In that request, XYZ said the new RNV service “will allow XYZ to reenter certain domain name markets”, suggesting that it has not yet regained Chinese government approval to operate there.

CentralNic says revenue more than doubled in 2016

CentralNic’s revenue was up 110% in 2016, according to the company.

The registry today released its unaudited results for last year, showing EBITDA up 65% at £5.5 million ($6.7 million) on revenue of £22.1 million ($26.9 million)

The company, which has expanded into registrar services via acquisition in the last few years, said its recurring revenue — mainly domain registrations — now account for about 80% of revenue.

CentralNic has about a third of the new gTLD back-end market, primarily because it’s the provider for .xyz’s millions of cheapo registrations.

In its statement, it said it hopes to focus on growing more in China, where clients including .xyz were recently licensed.

It also intends to make more acquisitions, where the deals “meet clear strategic criteria including being earnings accretive in the short term with a strong recurring revenues base”.

Hires and promotions at Donuts, MMX and CentralNic

Kevin Murphy, January 23, 2017, Domain Registries

A few gTLD registries have announced changes to senior management positions and new hires over the last several days, so I thought I’d lump them all together into one post.

Donuts has appointed a new CEO. Venture capitalist Bruce Jaffe, who’s been on the board as an independent director for about a year, has taken over from founding CEO Paul Stahura.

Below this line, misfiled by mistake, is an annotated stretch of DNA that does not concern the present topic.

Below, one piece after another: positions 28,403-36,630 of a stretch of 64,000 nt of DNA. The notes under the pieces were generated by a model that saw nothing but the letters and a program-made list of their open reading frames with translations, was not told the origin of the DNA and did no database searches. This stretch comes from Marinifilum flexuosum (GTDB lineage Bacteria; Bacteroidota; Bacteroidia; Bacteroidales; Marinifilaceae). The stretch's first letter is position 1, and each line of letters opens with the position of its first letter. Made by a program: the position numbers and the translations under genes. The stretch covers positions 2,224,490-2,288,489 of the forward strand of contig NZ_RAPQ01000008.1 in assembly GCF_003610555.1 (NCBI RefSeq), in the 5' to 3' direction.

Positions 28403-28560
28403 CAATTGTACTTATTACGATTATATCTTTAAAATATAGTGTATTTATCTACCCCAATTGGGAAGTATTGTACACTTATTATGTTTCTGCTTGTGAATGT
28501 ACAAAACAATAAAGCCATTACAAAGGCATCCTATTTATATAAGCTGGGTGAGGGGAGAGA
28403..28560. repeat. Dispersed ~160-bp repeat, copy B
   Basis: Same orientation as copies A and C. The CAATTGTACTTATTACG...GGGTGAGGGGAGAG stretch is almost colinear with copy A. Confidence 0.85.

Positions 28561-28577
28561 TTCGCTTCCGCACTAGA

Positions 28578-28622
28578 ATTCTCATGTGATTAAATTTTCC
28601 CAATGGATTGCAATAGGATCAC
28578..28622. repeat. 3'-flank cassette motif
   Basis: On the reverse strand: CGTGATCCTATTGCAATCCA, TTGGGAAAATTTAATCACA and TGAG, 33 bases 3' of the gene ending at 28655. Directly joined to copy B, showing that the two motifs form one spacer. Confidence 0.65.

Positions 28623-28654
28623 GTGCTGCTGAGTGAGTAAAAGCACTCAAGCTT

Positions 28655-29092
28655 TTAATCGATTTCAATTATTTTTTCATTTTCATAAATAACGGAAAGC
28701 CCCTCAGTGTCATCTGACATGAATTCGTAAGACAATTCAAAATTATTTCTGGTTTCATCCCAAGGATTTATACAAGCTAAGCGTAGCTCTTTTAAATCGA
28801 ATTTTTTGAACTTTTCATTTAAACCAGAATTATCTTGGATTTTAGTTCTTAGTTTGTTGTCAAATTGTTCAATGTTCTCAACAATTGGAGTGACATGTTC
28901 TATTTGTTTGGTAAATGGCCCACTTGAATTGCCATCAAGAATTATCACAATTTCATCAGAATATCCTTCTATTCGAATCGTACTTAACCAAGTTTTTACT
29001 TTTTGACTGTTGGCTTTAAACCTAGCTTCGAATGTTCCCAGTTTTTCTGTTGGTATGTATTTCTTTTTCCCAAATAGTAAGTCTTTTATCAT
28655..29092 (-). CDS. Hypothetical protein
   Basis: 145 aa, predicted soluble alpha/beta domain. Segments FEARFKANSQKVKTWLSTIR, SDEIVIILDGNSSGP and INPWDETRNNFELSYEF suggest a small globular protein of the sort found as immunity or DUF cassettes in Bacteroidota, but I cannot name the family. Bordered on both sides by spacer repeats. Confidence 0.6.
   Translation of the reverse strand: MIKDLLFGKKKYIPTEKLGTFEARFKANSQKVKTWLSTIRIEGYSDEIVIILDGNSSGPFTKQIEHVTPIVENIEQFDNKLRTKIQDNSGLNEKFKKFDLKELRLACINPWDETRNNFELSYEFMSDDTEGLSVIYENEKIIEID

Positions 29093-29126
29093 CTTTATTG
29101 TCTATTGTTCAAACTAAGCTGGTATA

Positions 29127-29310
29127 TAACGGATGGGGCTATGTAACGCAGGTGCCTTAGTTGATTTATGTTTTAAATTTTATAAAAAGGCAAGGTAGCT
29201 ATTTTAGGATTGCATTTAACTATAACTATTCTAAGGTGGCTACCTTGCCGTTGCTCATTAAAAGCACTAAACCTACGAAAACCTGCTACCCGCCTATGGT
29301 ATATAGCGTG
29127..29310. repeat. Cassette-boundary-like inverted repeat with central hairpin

Stahura is sticking around as executive chair.

The company also appointed outsider John Pollard, a veteran of Micrsoft, Expedia and various other companies, to the new role of chief revenue officer.

The company has cast the moves as a case of Donuts growing out of its startup phase.

Across the pond, Minds + Machines — which now insists on being called MMX — today announced that it has poached former Sedo chief sales officer Solomon Amoako to head up channel management as a VP.

Amoako has also held positions with Rightside and Tucows.

He’s tasked with broadening MMX’s distribution channel in the Americas and Europe.

Finally, CentralNic announced last week that it’s shipping London-based director of marketing Lexi Lavranos to Los Angeles to head up its registry business there.

As well as its stable of new gTLDs, CentralNic of course also sells the Laos ccTLD, .la, “repurposed” for the LA market.

Famous Four exec moves to CentralNic

Kevin Murphy, November 21, 2016, Domain Registries

Famous Four Media has lost its chief marketing officer to CentralNic.

Andy Churley joined the London-based registry services provider as group marketing manager this month, according to press release.

He’s been with FFM for the first few years of its entry into the gTLD game, overseeing the launches of cheap TLDs such as .science, .download and .bid.

Previously, he was with the registrar Group NBT.

CentralNic now of course is also in the registrar business, having acquired Internet.bs and Instra over the last few years.